What we failed to consider was the communities that Samson has personally set out to develop. Born and raised on an island where SHIM has had a tremendous impact, he saw little role for the filters there or anywhere else SHIM works. However, in a follow-up conversation with friend and CLTS member, Julius, I got a totally different outlook on the project. After feeling hamstrung for a day or two, he explained the plight of those people living in his home district of Mayuge. Like Samson, Julius was considering the peoples that he has set out to impact, though who that is, seems to be a product of where home is. Almost immediately, he proposed that we let the team use the filters to reach beyond SHIM's normal territory, to places where the water in the lake is the same as the water in the drinking glasses. (Forgive this crude map, but the blue line approximately identifies the areas I describe. SHIM's normal activity extends West a little, but southward otherwise. Here is the live map if you want to explore.)
At the time of our departure, the CLTS team intended to do some sanitation workshops and introduce the technology. There is really no other group in the area that I am aware of that is more equipped to take over the project and see that a productive resolution comes about. Our continued role will be serving as a resource for information on the filters as they need it, as well as continuing to direct our supporters' donations to the water project towards the needs of the CLTS team as they distribute the filters. Currently, there are no plastic containers to contain the pots, which we set out to subsidize to reduce the final cost per unit. We will likely supply the funds for those to ensure a low cost and prevent the lack of a container from being an issue for an interested family. In all, we're happy to say that over the next couple of months, the filters will be moving into a couple hundred deserving homes on the beaches of Mayuge District, at the hands of knowledgeable and capable friends. 

As a final note, I again extend an invitation to discuss things further as the people who helped make this possible. Also, my dear sister, who is among our donors, essentially asked me what heck these filters looked like and how they work. That was a fair question, considering the lack of visuals that we have supplied. I'll say now that any ceramic filter relies on the ceramic being porous, but only porous enough to permit the flow of water. As to the rest, I offer a video assembled by Dr. Buz Kloot, who was present on the island for 3 weeks of our stay. While we didn't give him much of a narrative to work with, the visuals are all there, accompanied by helpful dialogue.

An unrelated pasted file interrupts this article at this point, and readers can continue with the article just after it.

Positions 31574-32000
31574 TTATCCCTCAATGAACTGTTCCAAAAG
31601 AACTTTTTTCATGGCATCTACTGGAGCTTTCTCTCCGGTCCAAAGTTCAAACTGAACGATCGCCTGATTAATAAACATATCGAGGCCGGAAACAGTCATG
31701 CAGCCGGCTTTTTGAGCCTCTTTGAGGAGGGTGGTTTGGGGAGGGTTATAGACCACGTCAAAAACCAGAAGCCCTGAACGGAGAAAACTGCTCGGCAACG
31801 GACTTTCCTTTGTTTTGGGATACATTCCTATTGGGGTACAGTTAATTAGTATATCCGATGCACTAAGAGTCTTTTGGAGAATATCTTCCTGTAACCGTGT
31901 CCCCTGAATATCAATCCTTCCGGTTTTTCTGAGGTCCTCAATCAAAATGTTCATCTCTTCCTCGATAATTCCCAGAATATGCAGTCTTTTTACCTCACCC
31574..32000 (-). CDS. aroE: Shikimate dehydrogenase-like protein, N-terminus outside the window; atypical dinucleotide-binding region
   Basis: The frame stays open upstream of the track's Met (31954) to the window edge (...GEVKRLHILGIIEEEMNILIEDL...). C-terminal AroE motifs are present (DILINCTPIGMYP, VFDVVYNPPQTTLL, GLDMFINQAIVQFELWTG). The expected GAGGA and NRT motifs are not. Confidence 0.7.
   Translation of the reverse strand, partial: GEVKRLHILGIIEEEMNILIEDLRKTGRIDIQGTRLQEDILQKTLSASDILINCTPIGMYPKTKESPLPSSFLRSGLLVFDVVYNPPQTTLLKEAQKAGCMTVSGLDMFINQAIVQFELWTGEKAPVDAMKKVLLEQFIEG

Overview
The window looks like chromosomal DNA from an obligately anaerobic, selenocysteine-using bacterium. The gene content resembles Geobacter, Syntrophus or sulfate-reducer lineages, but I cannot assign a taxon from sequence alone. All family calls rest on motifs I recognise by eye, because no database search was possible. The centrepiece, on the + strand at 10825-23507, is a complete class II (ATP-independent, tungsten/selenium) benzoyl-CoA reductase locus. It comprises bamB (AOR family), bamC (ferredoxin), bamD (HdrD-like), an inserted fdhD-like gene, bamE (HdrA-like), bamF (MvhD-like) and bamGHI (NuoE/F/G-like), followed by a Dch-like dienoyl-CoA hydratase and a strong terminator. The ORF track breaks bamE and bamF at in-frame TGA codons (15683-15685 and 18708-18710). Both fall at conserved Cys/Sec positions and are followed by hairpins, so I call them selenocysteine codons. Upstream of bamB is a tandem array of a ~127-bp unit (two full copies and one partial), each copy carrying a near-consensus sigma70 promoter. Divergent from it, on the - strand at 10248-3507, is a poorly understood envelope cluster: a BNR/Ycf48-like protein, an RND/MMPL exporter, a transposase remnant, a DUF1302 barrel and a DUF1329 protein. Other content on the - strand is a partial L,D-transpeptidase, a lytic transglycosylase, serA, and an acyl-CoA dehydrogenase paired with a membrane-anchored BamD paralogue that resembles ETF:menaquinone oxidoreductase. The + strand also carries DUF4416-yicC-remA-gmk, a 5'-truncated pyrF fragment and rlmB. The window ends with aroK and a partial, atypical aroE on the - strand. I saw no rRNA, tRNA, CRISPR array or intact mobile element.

Jul 2, 2012

Travel Return - 2012

School garden. Founded 2011.
School garden. Founded 2011.

Dear Supporters and Friends,

On June 26th our travelers returned from Lingira Island, marking the EDGE Project’s fourth successful year implementing our projects on the island. Projects from this past year covered several different goals of ours. The diversity in our ideas was enabled by the number of travelers we had, that is, eight people in contrast to three from last year. The increase in both human power and brainpower ensured the completion of work on this trip that we can all celebrate. Claudia, David, Elise, Eric, Katie, Kristin, Leeza, and Paul send their thanks to all of you!

Many of our projects this year were self-contained enough that we can report on them fully, now. The manual water pump we installed in the secondary school garden falls into this category. The pump was utilized several times while we were there, and will surely increase the likelihood that the garden will come out of the dry season in good health. We were also able to “hand over the keys” to the secondary students by creating 8 plots for student management. To give structure to that, we worked with teachers to establish the Student Farmers Club to facilitate involvement and learning in the garden. We’re very excited about these students having an opportunity to own a resource and learn how to develop it.